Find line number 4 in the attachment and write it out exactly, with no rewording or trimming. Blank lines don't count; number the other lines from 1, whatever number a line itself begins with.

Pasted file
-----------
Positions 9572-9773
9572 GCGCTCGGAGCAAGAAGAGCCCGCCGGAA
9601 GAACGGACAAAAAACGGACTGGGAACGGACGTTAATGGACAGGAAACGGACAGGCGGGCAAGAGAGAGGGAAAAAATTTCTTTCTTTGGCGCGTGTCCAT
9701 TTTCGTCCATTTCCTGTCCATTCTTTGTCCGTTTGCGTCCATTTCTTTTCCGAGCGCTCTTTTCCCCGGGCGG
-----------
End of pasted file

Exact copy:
9701 TTTCGTCCATTTCCTGTCCATTCTTTGTCCGTTTGCGTCCATTTCTTTTCCGAGCGCTCTTTTCCCCGGGCGG